suits Wagner perfectly for
a modern soundscape.
I know of J. Peter Schwalm from his work with Brian Eno on Drawn From Life, an album I've always wanted to compare and contrast with Stevie Wonder's Songs in the Key of Life.
I know Richard Wagner from his operas, mostly his Ring Cycle that I've been too cheap to buy because it's over $100 for the box of CDs.
But I don't remember where I first heard about Schwalm's 2013 work, Wagner Transformed, in which he celebrates what would've been Wagner's 200th birthday by re-imagining the composer's work for the modern times. This 13 track album features Wagner's work from Tristan & Isolde, Siegfried, Parsifal and more performed by Schwalm, Eivind Aarset, Christine Schutz, and Brian Eno.
The album exhibits a balanced, tense peacefulness in which piano performances of (sometimes barely) recognizable traditional Wagner serve as guideposts poking up through electronic soundscapes that are either gentle, drifting snow or violent crashing waves. The effect is quite compelling.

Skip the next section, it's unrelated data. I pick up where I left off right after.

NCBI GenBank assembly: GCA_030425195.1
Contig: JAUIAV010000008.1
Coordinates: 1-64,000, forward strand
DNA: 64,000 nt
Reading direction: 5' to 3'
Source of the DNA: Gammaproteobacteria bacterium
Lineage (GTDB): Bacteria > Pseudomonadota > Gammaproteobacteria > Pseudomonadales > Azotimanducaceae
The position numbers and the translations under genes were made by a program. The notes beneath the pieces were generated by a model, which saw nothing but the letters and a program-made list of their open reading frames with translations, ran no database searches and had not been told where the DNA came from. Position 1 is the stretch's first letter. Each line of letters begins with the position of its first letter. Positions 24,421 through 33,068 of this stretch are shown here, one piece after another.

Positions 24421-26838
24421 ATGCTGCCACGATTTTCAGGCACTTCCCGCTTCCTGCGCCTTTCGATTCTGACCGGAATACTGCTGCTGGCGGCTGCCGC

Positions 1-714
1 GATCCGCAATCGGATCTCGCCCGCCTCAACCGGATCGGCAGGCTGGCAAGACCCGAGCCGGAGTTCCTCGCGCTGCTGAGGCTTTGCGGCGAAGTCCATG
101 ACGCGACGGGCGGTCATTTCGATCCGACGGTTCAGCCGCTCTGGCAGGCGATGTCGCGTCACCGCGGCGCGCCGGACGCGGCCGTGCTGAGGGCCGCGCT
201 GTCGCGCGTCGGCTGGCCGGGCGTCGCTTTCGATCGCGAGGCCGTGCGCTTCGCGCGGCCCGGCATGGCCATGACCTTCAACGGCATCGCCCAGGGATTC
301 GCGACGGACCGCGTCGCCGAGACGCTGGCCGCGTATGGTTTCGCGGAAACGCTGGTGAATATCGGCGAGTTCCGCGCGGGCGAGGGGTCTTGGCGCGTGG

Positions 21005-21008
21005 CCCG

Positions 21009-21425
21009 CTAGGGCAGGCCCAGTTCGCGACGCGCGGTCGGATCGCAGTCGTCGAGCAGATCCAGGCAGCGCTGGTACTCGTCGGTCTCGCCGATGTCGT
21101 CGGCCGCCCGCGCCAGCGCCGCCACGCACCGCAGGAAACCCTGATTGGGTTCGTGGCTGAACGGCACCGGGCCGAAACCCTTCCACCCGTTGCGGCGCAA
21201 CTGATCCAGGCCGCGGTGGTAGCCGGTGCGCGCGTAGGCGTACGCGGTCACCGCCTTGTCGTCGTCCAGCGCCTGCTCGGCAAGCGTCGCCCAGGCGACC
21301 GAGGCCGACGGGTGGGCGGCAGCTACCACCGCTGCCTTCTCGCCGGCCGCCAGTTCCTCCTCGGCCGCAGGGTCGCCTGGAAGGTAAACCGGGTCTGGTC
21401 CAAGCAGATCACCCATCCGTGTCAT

The only parallel I can draw is what Art of Noise did in 2000's The Seduction of Claude Debussy. In that album - which I absolutely love - they celebrate the musical possibilities of the 21st century by reveling in what Debussy did at the start of the 20th.
"I don't understand music but I sure love the sound it makes."
I received no compensation of any kind for this review.